Example: One of the best known examples of this are the famous Post-its from 3M: They were created during the development of a super glue – the project was initially considered a failure because the glue could be removed too easily. In combination with paper, however, the adhesive then led to the practical sticky notes. (Source:

5. Pilot-in-the-Plane Principle 

By focusing on activities within their control, experienced entrepreneurs know that their actions will lead to the desired results. An effective worldview is rooted in the belief that the future is neither found nor predicted, but made.
Example: Human creativity and adaptability are required to move in the so-called suicide quadrant, and this is the main domain of entrepreneurs. Several entrepreneurs interviewed in the survey stated that they prefer this quadrant. In their opinion, a predictable quadrant would give larger or smarter companies an advantage, but the same companies would shy away from the uncertainty that a small company would be willing to try (Source: Innovationgarden).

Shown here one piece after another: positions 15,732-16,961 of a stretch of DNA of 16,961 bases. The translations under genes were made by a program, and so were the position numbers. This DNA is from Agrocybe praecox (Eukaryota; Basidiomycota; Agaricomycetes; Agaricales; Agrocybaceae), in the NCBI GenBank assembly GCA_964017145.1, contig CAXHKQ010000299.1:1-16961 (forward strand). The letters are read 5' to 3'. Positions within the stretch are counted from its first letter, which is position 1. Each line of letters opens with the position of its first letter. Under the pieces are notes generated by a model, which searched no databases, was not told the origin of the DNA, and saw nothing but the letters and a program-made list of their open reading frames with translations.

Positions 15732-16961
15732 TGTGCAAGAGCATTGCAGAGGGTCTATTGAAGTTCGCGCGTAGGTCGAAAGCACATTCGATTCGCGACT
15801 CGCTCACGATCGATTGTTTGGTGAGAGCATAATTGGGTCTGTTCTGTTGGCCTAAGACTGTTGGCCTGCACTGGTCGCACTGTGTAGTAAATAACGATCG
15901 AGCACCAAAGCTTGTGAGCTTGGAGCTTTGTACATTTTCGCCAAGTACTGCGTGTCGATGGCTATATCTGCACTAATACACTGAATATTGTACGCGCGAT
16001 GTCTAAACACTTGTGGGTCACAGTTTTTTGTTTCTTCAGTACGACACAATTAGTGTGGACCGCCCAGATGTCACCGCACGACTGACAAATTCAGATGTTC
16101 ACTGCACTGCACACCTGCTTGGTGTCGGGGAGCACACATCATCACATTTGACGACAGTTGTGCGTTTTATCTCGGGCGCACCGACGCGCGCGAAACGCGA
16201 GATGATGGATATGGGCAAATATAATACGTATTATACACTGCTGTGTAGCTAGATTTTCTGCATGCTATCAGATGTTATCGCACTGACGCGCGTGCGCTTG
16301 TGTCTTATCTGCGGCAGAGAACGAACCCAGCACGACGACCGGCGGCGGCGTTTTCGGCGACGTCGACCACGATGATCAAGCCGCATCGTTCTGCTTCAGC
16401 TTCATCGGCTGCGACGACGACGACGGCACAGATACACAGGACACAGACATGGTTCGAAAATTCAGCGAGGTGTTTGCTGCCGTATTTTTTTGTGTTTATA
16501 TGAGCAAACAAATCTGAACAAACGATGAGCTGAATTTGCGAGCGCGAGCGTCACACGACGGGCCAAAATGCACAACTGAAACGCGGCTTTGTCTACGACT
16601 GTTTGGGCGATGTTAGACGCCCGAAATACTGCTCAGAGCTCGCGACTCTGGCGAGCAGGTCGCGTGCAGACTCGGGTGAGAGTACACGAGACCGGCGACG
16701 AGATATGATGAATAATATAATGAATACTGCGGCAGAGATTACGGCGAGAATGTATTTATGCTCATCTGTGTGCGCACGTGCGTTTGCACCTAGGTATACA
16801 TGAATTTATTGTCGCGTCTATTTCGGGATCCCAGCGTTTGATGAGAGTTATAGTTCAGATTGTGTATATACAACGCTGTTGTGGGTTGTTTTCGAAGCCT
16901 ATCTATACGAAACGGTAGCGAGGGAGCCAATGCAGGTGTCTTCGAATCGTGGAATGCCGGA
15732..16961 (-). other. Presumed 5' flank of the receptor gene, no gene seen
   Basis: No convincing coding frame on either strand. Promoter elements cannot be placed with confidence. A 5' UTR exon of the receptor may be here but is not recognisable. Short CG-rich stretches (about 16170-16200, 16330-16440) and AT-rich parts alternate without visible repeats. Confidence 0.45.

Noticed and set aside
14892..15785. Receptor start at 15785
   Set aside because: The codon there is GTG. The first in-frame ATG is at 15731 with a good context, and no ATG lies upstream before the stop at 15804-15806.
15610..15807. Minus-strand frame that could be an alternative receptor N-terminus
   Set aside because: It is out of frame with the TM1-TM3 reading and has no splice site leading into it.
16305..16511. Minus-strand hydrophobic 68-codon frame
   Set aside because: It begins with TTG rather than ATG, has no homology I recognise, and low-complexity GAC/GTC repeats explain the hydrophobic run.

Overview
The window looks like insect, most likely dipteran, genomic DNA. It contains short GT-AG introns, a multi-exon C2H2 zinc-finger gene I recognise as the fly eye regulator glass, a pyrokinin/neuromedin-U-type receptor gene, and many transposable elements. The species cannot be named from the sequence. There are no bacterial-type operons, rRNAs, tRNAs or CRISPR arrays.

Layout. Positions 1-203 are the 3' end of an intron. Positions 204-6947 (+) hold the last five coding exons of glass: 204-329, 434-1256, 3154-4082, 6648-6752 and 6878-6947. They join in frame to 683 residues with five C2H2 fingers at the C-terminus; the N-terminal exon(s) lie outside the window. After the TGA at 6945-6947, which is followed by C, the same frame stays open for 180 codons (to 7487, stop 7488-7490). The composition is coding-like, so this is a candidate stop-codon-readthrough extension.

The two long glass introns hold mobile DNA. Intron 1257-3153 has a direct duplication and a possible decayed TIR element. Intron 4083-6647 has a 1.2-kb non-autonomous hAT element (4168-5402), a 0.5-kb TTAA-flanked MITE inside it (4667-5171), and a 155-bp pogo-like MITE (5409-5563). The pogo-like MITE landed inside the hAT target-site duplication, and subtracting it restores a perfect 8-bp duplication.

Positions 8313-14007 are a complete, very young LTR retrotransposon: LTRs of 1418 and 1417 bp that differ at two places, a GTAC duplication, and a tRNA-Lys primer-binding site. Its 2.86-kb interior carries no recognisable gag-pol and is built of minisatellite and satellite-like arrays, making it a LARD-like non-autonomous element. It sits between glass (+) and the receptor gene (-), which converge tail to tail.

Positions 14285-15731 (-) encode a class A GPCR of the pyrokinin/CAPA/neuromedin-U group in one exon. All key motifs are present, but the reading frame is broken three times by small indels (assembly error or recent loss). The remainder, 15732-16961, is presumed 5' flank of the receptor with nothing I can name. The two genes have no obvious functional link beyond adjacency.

Sarasvathy proposes the following cycle of market exploration:

  • Determine the means (who I am, what I know, whom I know)
  • Set a preliminary goal for the venture – given the means
  • Connect with people who might help reach the goal.
  • Gain commitments from stakeholders.
  • Gain new means (return to step 1) OR set new goals (return to set 2)